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U.S. firms working to save the Internet from Google’s dominance

The U.N. is calling for a global pact to stop Google from dominating the internet by controlling the content and platforms that people consume online.

Google is already a dominant player in search, news and social networking and it has been gobbling up more than 70 percent of the world’s smartphone market, according to a report by consulting firm Strategy Analytics.

Its rapid rise has forced governments and companies to grapple with how best to counter its dominance.

The U.K. is planning to put a stop to the Google dominance of its Internet, news, social networks and video services, in a draft resolution to the U.

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General Assembly.

The draft resolution calls for a “global agreement to protect the open Internet and ensure that there is no free-for-all.”

It also calls for an end to “digital abuse and interference” by Google and other firms that have a direct or indirect stake in manipulating and controlling the global information supply.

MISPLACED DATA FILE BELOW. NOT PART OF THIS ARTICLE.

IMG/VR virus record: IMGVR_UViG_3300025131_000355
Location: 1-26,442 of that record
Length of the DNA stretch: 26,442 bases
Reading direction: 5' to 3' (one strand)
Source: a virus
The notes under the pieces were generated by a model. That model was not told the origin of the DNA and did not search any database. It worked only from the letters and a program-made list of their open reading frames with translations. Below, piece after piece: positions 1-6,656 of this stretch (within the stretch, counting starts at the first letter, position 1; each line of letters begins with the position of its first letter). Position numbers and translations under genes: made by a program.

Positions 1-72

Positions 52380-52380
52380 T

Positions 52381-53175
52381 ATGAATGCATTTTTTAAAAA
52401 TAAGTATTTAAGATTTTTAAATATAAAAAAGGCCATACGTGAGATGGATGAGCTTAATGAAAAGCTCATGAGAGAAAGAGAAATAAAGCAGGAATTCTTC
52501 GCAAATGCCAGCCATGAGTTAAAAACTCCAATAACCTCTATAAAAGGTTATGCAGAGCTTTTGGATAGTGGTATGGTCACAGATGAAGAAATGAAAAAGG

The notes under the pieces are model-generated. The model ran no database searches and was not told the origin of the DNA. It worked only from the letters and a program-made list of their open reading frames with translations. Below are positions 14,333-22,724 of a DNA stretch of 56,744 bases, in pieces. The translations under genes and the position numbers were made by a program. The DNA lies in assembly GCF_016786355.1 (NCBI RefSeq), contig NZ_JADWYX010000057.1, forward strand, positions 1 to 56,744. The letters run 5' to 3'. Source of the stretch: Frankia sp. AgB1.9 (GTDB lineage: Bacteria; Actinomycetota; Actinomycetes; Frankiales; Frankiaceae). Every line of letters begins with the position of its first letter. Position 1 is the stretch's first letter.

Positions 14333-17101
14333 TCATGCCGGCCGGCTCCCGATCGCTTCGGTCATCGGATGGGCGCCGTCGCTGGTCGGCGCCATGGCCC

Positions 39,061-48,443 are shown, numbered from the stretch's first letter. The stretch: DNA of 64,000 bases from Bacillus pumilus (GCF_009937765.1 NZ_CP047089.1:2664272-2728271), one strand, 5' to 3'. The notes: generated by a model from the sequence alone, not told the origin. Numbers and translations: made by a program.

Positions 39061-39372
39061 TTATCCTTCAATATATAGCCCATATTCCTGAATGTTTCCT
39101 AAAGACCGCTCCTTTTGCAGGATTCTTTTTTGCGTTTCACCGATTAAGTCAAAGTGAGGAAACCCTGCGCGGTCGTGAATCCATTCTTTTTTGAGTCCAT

The proposed resolution would require that governments, companies and the global community develop and enforce rules to protect consumers, businesses and the Internet.

It would require internet service providers and content delivery networks to “provide a free and fair Internet access and information service for consumers, providers and other entities.”

It calls on the global government to “invest in, and promote, a secure and resilient open Internet, including by supporting the development of innovative services and technology to make it safer, easier and faster to access, process and consume content.”

It says it’s “important to ensure that no internet service provider can censor content, threaten or interfere with the content of others, or attempt to control the flow of information across the Internet.”

The U.-backed resolution says governments, private sector players and the international community must work together to tackle the global internet disruption and “develop new and effective technologies to address the underlying issues that drive this disruption.”

The resolution also calls on governments to support the development and implementation of a global framework that promotes and supports innovation and innovation-led growth, innovation-driven innovation and the free flow of ideas across borders, the establishment of a common digital governance framework and a common code of conduct for innovation and data.

The proposal was first floated in May but was never formally adopted.

It was adopted by the U-N Security Council in May and is now being discussed in the General Assembly by the United States, France, China, Germany, India, Italy, Japan, Mexico, New Zealand, Russia and the United Kingdom.

The resolution calls on member states to support an open, interoperable, secure and robust digital ecosystem for all.